More and more veterans suffering from PTSD, traumatic brain injuries, and sexual abuse, labeled “invisible injuries,” are being paired with service animals who help them regulate their emotional state in civilian life.
The animals, most often dogs, provide an invaluable service, without which, many of these veterans could be lost to depression and suicide. An estimated 20 veterans a day take their own lives, but that trend line falls sharply when emotional support is available.
Theres no doubt service dogs are essential. So, what’s being done to accommodate them?
A new certification system may soon make travel much easier for veterans with service animals, NPR reports. A revamped Air Carrier Access Act, which regulates how humans and animals may travel on passenger flights, will remove some of the stigma from a previously painful process.
Where veterans would once have to prove their disability through doctors forms or ad hoc interviews to bring their animal aboard, a service dog registry would qualify their travel plans beforehand.
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Implementing such a registry would involve training and behavioral standards that have been so far lacking from the ACAA. Literally anyone can have their pet registered as an emotional service dog in order to waive pet fees on a passenger plane, which lessens the likelihood of there being room for animals that provide a psychiatric service.
“Most of our graduates would rather not fly,” Rory Diamond, CEO of K9s For Warriors program told WAMU. “We realize that their life is getting smaller because of fake and poorly trained service dogs and we want their life to be big. We want them to have every opportunity.”
An influx of emotional support animals aboard flights has made it harder for those with serious disabilities to travel. According to the Chicago Tribune, United Airlines shuttled at least 76,000 ESAs in 2017, 77 percent more than the year before. That’s lead to more animal-related accidents, more people being escorted off flights, and a damaging stigma attached to animals aboard airlines as a whole.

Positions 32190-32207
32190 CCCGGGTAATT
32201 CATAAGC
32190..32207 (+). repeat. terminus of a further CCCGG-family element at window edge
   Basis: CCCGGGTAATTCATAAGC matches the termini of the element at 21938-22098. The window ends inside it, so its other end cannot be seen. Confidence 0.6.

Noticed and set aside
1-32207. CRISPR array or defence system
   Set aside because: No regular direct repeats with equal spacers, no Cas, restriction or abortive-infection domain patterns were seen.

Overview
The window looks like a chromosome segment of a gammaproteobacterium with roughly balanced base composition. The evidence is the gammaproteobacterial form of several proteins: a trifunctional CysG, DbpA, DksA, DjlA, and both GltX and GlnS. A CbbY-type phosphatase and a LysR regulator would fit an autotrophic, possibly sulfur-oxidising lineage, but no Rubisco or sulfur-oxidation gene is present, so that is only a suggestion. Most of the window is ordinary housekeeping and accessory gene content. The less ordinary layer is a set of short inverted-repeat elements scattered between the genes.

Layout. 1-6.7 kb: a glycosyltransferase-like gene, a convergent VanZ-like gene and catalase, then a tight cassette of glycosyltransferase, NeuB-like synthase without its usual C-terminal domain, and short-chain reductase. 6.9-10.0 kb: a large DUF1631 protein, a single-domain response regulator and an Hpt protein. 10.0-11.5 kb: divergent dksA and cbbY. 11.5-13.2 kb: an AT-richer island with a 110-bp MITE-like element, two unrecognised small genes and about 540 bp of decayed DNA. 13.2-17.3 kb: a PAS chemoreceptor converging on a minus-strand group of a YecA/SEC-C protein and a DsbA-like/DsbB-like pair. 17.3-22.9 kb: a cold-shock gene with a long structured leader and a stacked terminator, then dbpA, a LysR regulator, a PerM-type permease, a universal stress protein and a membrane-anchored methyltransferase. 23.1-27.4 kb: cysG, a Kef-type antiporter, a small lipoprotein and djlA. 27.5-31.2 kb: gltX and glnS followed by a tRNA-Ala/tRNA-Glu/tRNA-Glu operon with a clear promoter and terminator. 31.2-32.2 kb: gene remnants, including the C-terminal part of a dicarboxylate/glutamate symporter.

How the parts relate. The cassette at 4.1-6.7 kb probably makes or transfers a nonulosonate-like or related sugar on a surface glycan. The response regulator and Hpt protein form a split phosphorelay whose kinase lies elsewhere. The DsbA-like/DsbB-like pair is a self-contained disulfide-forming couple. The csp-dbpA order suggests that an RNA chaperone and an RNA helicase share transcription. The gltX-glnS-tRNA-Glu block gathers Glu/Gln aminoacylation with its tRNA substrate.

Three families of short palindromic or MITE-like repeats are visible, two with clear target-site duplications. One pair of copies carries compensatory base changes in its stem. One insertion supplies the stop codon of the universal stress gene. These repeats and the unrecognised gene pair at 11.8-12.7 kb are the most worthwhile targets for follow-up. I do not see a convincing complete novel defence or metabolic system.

“When a veteran walks into a public store or restaurant and gets a stink eye because the person before him was there with a fraudulent dog, it puts a lot of stress on them,” Gina Esoldi of Next Step Service Dogs told NPR.
For veterans hoping to being a service dog aboard, that’s a big problem.
Two proposed registries would act similar to a TSA pre-check system, and go a long way in clearing up that frustration. With an I.D. card or a patch on a vest, a TSA agent can easily verify that the dog has been certified to provide a psychiatric service, and is trained to behave well during the flight.
Two dozen veterans are already trying outa pilot program for one of the initiatives: Operation Service Dog Access, conceived by American Humane. OSDA senior research adviser Amy McCullough told WAMU that the new registry could be rolled out as early as fall 2018, leaning on key partnerships with service dog providers and Assistance Dogs International, which certifies more service dogs in the U.S. than any other organization.
“This project is all about improving the social mobility of veterans,” McCullough said.
The American Service Dog Access Coalition would place any veterans who have gone through federally recognized dog pairing and training programs on the registry automatically. American Kennel Club-registered evaluators will help with registering those who have trained their service animals themselves, or otherwise matched up with them outside of the noted pairing programs.
The ASDAC could be implemented as soon as 2019.
“If we do it right, we will see large-scale adoption,” Keith Salisbury, lead technical support for the ASDAC registry on behalf of Dell subsidiary Pivotal, told NPR. “Access providers like airlines would love to have an easy way to deal with what has become a legitimate problem.”
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